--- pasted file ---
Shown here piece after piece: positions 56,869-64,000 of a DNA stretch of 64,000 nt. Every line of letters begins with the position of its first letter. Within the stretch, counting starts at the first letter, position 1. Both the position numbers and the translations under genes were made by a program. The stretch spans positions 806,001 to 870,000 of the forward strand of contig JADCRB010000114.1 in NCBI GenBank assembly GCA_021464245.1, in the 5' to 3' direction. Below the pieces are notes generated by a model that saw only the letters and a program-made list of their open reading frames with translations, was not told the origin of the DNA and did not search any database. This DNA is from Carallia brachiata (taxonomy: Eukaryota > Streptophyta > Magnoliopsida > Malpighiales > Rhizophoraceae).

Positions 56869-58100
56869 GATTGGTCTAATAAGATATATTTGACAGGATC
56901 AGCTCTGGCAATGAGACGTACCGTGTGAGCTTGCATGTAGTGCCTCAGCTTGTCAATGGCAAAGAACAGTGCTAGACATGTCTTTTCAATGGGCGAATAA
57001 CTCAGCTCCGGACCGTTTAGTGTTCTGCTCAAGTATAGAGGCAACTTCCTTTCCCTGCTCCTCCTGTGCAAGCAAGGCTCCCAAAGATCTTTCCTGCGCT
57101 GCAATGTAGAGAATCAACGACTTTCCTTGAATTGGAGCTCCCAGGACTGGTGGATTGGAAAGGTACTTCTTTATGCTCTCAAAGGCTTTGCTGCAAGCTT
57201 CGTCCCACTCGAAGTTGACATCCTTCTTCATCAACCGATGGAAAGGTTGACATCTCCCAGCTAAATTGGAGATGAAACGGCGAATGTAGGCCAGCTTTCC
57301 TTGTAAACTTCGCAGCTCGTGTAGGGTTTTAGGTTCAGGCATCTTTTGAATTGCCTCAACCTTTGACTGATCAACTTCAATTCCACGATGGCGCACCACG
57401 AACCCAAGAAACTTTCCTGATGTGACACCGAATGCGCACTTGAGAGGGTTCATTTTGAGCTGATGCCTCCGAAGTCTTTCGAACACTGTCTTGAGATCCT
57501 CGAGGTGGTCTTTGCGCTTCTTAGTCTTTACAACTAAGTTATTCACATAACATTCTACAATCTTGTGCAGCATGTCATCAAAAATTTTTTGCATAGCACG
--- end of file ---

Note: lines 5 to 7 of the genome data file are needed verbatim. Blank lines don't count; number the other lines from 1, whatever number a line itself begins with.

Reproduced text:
57001 CTCAGCTCCGGACCGTTTAGTGTTCTGCTCAAGTATAGAGGCAACTTCCTTTCCCTGCTCCTCCTGTGCAAGCAAGGCTCCCAAAGATCTTTCCTGCGCT
57101 GCAATGTAGAGAATCAACGACTTTCCTTGAATTGGAGCTCCCAGGACTGGTGGATTGGAAAGGTACTTCTTTATGCTCTCAAAGGCTTTGCTGCAAGCTT
57201 CGTCCCACTCGAAGTTGACATCCTTCTTCATCAACCGATGGAAAGGTTGACATCTCCCAGCTAAATTGGAGATGAAACGGCGAATGTAGGCCAGCTTTCC